The sanctuary of Santa Maria delle Letizie is the church that houses the statue of the Madonna delle Grazie. The current building was built between 1984 and 1986 after the old church, similar to the one now present, was destroyed in the bombing of January 31, 1944, during the clashes of the Second World War.
The church has two naves, one central and wider, in front of the main altar, and one, smaller and located to the left of the entrance, in front of the chapel of the Madonna delle Grazie. Above the main altar there is a large wooden crucifix, purchased in 2019, and positioned on site after the triptych of the artist from Valmontone Piero Casentini – depicting, in the center, the Madonna delle Grazie dressed up and, on the sides, the tradition of the discovery and an imaginary procession – it was moved, from the apse, to the chapel of the Madonna delle Grazie, also as a custody of the venerated statue. In fact, the central altarpiece of the triptych closes the niche in which the statue of the Madonna delle Grazie is placed, which is publicly exhibited for worship only during the may and september celebrations.
The history of the sanctuary
Santa Maria delle Letizie was the first church built in our territory. The first mention is from 1182, although the many historical artifacts found – columns, mosaics and plutei – testify that its construction date is certainly prior to the eleventh century. The latest research carried out places, in fact, the construction of a first building between the eighth and twelfth centuries. A bull of Pope John XXII, dated 1329, mentions, among other churches, an archipresbiter of Santa Maria prope Montefortinum, an evident sign that at that time the Church was a collegiate, that is, held by a regular college of canons.
Among the hypotheses, suggestive, but never definitively confirmed, one tells that the Church was built on the ruins of a pagan temple dedicated to the goddess Juno, so much so that the title of Madonna delle Letizie derives precisely from the goddess Juno who, in classical iconography, it would resemble the image of the Vergine delle Letizie.
The Church is located on a plateau at 495 m. a.s.l., today occupies an isolated position with respect to the contemporary town, but at the time of construction the building was largely surrounded by houses that made up the first nucleus of the community then known as Montefortino.
Until the sixteenth century the Church remained an important point for the Community of Montefortino, but in that century Stefano Serangeli describes it as a place out of the way with respect to the development of the city, difficult to reach because it is connected by an impervious, steeply sloping road that passed in the forest, so much so that it was also very uncomfortable to officiate the Mass.
For these reasons the canons asked for it to be demolished but the population, which was particularly linked to the Church, pushed for the Church to be restored and more lived. Camilla Borghese, authorized by Pope Alexander VII, personally took care of the restoration.
The structure of the old church is very simple. The interior is divided into two naves, a larger one which is central to the structure and a lateral one, divided from the previous one by a wall with three arches that lead to as many chapels and the sacristy. Inside the old church there were five altars. The high altar contained the seated statue of the Madonna delle Letizie, with the child equally seated on her lap. The statue was made of wood, colored, and placed in a niche decorated with ancient marbles, in which four standing Angels were sculpted. The second Altar was dedicated to the Madonna del Carmine, while the third was dedicated to the Holy Trinity. The chapel that contained this altar was also known as that of the Holy Spirit. The fourth Altar was dedicated to San Giacomo Maggiore. The fifth and last Altar was immediately after the entrance to the Church, and was dedicated to San Lorenzo martyr, then it became the Altar of the Madonna delle Grazie, which was placed in the Church after it had been contained for many years in the Churches of the Convent of St. Michael the Archangel and then it was lost. Inside the same church, immediately after the entrance on the right, there was a very small chapel that had been dedicated to the Crucifix, and was without an altar.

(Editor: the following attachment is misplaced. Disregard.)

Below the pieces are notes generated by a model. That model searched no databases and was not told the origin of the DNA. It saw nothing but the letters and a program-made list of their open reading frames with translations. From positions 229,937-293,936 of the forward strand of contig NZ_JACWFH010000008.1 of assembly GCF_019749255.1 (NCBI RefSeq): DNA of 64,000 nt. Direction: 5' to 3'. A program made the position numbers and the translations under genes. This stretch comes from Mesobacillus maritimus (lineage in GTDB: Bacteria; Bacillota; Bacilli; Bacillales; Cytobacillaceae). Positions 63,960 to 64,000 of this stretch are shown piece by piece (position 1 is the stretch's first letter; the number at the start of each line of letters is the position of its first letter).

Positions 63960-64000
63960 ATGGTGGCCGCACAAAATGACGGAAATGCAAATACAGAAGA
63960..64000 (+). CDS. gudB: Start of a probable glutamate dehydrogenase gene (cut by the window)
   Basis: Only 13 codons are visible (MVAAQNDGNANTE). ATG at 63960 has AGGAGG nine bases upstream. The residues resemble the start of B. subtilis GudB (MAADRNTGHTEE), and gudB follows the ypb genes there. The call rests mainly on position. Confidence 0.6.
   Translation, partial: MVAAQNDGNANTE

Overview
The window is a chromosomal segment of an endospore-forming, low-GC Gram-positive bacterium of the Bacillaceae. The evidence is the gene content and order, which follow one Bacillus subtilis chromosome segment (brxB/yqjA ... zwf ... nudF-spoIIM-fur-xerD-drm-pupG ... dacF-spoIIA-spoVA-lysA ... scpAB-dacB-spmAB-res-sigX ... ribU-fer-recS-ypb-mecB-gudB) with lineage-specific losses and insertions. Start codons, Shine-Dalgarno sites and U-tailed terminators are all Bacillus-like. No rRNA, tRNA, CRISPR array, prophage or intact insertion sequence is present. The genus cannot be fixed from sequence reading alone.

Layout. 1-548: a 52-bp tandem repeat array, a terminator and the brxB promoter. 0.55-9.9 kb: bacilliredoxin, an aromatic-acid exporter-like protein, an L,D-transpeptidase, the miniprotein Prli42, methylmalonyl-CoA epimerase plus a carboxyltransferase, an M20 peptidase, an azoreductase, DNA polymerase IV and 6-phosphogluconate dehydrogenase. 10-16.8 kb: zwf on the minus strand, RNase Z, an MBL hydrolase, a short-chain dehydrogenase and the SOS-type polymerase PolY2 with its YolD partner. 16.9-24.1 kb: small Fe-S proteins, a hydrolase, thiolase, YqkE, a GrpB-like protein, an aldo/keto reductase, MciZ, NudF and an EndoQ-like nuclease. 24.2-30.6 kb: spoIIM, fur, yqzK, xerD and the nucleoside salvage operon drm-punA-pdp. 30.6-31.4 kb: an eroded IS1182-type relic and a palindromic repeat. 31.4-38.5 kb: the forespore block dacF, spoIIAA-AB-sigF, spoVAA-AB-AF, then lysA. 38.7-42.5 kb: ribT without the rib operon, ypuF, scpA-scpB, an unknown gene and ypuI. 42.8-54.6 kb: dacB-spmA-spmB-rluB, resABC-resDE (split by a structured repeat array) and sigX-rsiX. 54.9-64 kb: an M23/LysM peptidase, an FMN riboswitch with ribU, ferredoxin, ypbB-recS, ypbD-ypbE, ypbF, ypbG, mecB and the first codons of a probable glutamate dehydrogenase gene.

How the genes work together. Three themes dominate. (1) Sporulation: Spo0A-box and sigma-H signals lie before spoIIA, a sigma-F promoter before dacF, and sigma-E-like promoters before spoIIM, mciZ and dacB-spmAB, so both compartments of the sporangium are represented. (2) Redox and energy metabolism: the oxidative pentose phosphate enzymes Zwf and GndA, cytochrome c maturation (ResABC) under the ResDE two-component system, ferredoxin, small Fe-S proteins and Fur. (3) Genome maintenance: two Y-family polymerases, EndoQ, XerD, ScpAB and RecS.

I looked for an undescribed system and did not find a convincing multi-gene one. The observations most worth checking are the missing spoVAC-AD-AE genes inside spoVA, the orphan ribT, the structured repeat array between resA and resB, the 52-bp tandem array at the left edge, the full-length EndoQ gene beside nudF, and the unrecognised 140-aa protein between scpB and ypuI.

The old church did not have its own bell tower, but a small building insisted on the roof where the bell was fixed.
The structure of the Church has undergone significant changes over the years. It was certainly restored for the first time after 1663, then in 1713, when a new chapel was built for the Blessed Virgin, Madonna delle Grazie. It was also restored in 1806, when a strong earthquake caused the roof and vault of the Chapel of the Madonna delle Grazie to collapse.
In 1944, however, the Church was completely reduced to a pile of rubble by the bloodiest bombing suffered by the city of Artena, during the Second World War. It was January 31, 1944, at two in the afternoon the allied Liberators dropped a large amount of bombs on the city, hitting the Church of Santa Maria in full. Inside the building, priests, fratini and civilians had taken refuge: they all died!
In place of the church, after two years, a small chapel was built only to contain the Sacred Image of the Madonna delle Grazie which had remained unharmed after the bombing. The statue of the Virgin of Joy, however, was destroyed.
For the reconstruction of the Church it was necessary to wait 37 years, when a reconstruction committee was established whose leader was Don Amedeo Vitelli, parish priest of Santa Croce and regent of Santa Maria for over forty years. In 1984 the first stone was laid and, two years later, on February 2, 1986, the new Church of Santa Maria delle Letizie was consecrated, whose current structure largely follows that destroyed by the bombing.
Article by Vittorio Aimati